Opening of the Freeman Vines exhibition in Portsmouth – The Virginian-Pilot

A new exhibition has opened at the Portsmouth Art & Cultural Center showcasing luthier Freeman Vine and the haunting guitars he carved from the wood of a ‘lyncher tree’ used in the murder of a black man a while ago over 90 years old.

The de Vines family grew up on land in eastern North Carolina, where his ancestors previously farmed and were plantation slaves. Despite the lack of formal education, the family produced many musicians.

Vines’ siblings, the Glorifying Vines Sisters, toured as a gospel group, and he traveled playing guitar. During a stop on the gospel circuit, Vines heard a sound that would haunt and eventually consume him.

“It’s a tone where you’re part of the sound — it turns you into part of the music, like a vibrating string,” he told Smithsonian Magazine in 2020.

Vines began making guitars in an effort to recreate that sound, using recycled materials from old buildings and wrecked items.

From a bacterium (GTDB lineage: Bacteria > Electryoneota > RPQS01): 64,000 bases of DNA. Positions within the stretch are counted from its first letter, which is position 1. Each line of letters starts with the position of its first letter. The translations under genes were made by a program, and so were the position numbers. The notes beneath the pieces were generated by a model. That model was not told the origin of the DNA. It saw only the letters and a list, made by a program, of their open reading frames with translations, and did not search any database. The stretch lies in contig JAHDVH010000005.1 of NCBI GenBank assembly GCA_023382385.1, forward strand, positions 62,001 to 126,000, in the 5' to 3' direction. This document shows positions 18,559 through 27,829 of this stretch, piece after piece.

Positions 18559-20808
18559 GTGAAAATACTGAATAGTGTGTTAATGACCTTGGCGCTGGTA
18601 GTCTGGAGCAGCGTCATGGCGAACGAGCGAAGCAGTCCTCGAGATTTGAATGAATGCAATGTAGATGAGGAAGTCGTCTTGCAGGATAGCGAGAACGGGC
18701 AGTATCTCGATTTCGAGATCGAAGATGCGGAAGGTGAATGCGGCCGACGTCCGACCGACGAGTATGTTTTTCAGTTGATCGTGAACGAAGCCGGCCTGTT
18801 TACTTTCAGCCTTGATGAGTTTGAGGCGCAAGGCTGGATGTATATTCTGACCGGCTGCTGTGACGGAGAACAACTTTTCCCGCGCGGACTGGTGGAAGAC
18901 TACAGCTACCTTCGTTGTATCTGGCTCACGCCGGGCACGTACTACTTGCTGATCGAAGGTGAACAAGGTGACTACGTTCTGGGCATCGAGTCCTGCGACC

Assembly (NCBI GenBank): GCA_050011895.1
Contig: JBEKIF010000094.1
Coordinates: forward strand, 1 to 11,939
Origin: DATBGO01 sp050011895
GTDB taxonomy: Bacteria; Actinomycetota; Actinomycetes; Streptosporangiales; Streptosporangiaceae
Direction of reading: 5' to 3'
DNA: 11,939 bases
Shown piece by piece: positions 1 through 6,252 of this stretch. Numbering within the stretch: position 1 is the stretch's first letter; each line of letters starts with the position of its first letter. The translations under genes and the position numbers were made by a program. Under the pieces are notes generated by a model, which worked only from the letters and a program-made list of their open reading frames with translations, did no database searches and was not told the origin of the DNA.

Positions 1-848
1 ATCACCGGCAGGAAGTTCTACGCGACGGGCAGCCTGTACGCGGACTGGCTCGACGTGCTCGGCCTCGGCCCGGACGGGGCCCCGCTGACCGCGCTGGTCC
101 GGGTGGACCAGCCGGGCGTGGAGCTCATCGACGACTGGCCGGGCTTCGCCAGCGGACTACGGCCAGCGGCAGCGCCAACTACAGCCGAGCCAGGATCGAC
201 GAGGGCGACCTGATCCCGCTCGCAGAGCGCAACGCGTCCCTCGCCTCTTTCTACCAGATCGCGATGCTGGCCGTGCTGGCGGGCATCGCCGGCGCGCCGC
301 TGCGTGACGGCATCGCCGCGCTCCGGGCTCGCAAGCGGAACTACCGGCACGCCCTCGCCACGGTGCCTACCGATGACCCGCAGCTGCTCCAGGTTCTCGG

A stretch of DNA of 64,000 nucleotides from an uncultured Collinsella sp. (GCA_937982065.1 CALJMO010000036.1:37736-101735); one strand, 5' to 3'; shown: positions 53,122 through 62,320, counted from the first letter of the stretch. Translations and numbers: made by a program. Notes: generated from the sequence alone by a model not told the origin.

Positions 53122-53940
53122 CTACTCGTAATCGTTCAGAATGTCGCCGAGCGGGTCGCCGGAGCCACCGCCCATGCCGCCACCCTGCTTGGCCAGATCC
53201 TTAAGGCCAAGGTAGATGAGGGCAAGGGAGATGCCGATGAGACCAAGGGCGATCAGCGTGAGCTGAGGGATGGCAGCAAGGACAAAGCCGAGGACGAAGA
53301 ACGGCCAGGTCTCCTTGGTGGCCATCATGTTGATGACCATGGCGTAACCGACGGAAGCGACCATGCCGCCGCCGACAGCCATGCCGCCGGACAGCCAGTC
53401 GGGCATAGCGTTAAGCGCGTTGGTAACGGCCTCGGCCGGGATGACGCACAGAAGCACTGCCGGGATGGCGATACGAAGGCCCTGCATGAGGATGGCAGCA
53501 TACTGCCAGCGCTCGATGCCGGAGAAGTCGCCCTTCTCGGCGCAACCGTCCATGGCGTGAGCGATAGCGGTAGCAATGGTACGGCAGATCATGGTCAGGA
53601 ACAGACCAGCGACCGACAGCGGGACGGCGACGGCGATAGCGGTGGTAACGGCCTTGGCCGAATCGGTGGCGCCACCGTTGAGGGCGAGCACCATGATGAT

At Vines, every tree has a soul, and its wood carries its spirit, evoking the history of its use. This spirit is expressed in every guitar made by Vines. He says that unlike a Gibson, for example, with an even sound, his guitars all have a sound of their own.

Vines once bought two planks of a black walnut tree, all that was left of a ‘hanging tree’ – also known as a ‘lynching tree’ – where a black man was killed 90 years ago . The energy of these boards touched him deeply.

He later met photographer and Music Maker Relief Foundation founder Timothy Duffy — another life-changing event, he says.

Tintype photographs of Duffy de Vines and his “Hanging Tree Guitars” will be on display at the exhibition and featured in a new book.

As for Vines, it continues its 50-year quest for “the sound” – a personal tone and a sonic identity all its own.

The exhibition was organized by the Music Maker Relief Foundation.

The Portsmouth Art & Cultural Center, housed in the 1846 courthouse, is open 10 a.m. to 4 p.m. Wednesday through Saturday and noon to 4 p.m. Sunday.

For more information, call 757-393-8543 or visit

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